ABSTRACT: Pneumonia caused by community-acquired (CA) methicillin-resistant Staphylococcus aureus (MRSA) among individuals without healthcare-associated (HA) risk factors was first recognized a decade ago. CA-MRSA has now been established as a pathogen responsible for rapidly progressive, frequently fatal disease manifesting as necrotizing pneumonia, severe sepsis and necrotizing fasciitis. The frequency of occurrence, risk factors, and optimal treatment of CA-MRSA pneumonia remain unclear and vary significantly across countries. CA-MRSA is resistant to β-lactam antimicrobials due to the acquisition of novel methicillin resistance genetic cassettes. Additionally many CA-MRSA strains produce Panton-Valentine leukocidin (PVL), due to which they probably exceed the virulence of hospital-acquired MRSA isolates (HA-MRSA). CA-MRSA pneumonia requires early suspicion -especially in young otherwise healthy individuals with rapidly evolving clinical picture presenting with cavitary consolidation, bilateral infiltrates, pleural effusion and hemoptysis. Prompt hospitalization and aggressive treatment with intravenous antibiotics is warranted to improve outcomes. Therapeutic approach for severe CA-MRSA infections and particularly pneumonia is generally the same as that for invasive HA-MRSA infections. New anti-MRSA agents and possible combinations are of great importance to be evaluated in the future.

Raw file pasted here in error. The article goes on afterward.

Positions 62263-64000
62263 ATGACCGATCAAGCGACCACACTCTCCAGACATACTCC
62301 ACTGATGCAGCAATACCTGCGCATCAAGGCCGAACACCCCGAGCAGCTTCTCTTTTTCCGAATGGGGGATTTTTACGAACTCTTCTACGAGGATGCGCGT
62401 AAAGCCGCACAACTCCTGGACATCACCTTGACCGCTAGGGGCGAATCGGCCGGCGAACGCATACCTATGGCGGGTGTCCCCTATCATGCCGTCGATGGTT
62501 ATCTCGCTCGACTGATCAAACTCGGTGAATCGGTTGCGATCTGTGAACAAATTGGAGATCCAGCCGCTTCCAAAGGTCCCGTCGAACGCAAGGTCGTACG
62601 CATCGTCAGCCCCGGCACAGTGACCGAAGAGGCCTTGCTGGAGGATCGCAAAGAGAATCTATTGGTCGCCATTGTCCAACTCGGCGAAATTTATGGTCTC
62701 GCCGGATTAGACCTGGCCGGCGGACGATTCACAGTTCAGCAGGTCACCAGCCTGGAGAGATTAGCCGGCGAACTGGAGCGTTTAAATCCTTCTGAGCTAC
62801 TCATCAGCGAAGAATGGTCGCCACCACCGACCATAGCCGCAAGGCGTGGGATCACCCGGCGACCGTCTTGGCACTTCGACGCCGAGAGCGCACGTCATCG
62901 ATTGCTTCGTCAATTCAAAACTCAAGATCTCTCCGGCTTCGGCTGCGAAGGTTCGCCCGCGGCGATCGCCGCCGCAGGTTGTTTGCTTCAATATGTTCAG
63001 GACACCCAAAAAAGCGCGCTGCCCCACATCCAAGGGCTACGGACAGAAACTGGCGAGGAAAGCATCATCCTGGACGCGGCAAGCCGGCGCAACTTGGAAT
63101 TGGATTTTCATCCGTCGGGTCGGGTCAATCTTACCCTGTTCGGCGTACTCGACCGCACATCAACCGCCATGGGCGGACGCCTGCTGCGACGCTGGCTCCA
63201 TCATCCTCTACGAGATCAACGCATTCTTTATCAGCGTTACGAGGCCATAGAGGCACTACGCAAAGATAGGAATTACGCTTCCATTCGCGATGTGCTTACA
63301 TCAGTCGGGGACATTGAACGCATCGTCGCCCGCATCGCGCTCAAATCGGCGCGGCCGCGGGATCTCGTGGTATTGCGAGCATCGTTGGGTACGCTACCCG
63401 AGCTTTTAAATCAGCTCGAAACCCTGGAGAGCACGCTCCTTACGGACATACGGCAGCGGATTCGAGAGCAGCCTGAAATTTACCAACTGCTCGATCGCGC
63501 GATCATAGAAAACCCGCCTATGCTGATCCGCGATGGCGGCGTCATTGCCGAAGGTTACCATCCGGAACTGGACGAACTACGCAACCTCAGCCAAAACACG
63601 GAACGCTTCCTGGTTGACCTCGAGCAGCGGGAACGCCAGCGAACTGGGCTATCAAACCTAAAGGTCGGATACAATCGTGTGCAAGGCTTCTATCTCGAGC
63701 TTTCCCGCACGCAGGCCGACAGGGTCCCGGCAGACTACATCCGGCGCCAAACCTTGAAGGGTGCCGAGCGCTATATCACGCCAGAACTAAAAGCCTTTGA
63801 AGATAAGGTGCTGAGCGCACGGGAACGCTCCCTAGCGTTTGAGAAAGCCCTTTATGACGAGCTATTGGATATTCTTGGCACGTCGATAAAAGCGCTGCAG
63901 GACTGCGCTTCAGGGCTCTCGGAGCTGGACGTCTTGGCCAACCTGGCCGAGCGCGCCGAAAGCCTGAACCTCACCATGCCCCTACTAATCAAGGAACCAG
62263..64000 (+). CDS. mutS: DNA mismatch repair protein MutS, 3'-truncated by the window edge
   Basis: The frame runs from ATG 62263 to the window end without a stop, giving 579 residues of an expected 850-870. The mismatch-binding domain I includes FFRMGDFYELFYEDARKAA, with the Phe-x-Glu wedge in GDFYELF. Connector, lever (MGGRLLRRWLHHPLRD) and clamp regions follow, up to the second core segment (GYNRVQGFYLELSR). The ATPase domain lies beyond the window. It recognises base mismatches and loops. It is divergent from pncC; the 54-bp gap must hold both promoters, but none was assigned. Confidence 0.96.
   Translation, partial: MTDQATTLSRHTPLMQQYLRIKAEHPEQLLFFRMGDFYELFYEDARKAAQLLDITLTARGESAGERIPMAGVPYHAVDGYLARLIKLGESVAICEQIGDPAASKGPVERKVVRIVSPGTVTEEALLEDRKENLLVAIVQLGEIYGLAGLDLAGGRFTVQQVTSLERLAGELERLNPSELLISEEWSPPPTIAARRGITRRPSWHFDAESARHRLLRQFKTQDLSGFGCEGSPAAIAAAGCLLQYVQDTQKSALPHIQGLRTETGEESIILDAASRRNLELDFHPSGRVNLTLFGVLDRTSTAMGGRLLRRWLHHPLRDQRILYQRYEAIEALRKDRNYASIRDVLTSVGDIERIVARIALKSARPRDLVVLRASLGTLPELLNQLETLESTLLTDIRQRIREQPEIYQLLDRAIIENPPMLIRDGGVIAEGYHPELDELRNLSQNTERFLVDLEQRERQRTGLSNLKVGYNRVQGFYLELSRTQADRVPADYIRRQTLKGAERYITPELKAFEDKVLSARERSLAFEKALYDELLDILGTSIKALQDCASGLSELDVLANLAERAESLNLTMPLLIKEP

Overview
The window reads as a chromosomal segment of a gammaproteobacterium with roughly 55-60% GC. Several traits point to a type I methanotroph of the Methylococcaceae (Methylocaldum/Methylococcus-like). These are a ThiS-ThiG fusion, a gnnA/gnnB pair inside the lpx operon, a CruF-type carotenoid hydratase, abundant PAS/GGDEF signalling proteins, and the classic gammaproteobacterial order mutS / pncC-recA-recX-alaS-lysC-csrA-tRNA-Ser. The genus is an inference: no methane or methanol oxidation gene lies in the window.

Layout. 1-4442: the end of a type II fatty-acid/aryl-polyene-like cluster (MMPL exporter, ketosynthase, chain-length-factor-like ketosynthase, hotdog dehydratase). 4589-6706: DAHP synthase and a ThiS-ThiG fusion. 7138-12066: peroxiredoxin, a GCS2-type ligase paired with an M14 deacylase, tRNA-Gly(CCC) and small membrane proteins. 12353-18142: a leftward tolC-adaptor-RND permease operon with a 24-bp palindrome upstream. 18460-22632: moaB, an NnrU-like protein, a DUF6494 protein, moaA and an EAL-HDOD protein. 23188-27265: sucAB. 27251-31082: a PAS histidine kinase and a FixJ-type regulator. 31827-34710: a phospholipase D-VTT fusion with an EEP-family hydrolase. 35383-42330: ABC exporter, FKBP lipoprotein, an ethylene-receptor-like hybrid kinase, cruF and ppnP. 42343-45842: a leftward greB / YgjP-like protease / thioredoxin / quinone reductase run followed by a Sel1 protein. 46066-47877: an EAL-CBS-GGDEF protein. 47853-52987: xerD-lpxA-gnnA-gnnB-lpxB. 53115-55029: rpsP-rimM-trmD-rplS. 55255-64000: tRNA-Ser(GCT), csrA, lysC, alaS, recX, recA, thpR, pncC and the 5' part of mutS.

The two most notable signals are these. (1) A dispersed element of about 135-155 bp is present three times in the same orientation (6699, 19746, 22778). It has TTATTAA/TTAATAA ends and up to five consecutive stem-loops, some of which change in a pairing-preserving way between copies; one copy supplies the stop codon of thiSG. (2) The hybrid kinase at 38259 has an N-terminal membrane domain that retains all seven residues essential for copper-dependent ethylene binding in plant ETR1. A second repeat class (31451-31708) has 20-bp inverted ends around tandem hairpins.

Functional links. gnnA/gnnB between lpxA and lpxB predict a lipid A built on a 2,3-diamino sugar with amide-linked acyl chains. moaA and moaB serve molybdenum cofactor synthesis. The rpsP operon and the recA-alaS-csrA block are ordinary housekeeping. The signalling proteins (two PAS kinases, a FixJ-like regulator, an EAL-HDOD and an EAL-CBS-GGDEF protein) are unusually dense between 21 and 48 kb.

14 Review MRSA blistering distal dactylitis and review of reported cases. 2011

Fretzayas, Andrew / Moustaki, Maria / Tsagris, Vasilios / Brozou, Triantafillia / Nicolaidou, Polyxeni. ·Athens University School of Medicine, 3rd Department of Pediatrics, Attikon University Hospital, Athens, Greece. ·Pediatr Dermatol · Pubmed #21438916.

ABSTRACT: We describe a 6-month-old infant with blistering distal dactylitis. Bacterial culture from the skin lesion grew methicillin resistant Staphylococcus aureus. No carriage of this bacterial agent was identified in her family. She responded to vancomycin administration and incision and drainage of the lesion. This is the first reported case of methicillin resistant Staphylococcus aureus-associated blistering distal dactylitis in an infant.

15 Review Methicillin-resistant Staphylococcus aureus in diabetic foot infections. 2010

Eleftheriadou, Ioanna / Tentolouris, Nicholas / Argiana, Vasiliki / Jude, Edward / Boulton, Andrew J. ·Department of Propaedeutic and Internal Medicine, Athens University Medical School, Greece. ·Drugs · Pubmed #20836573.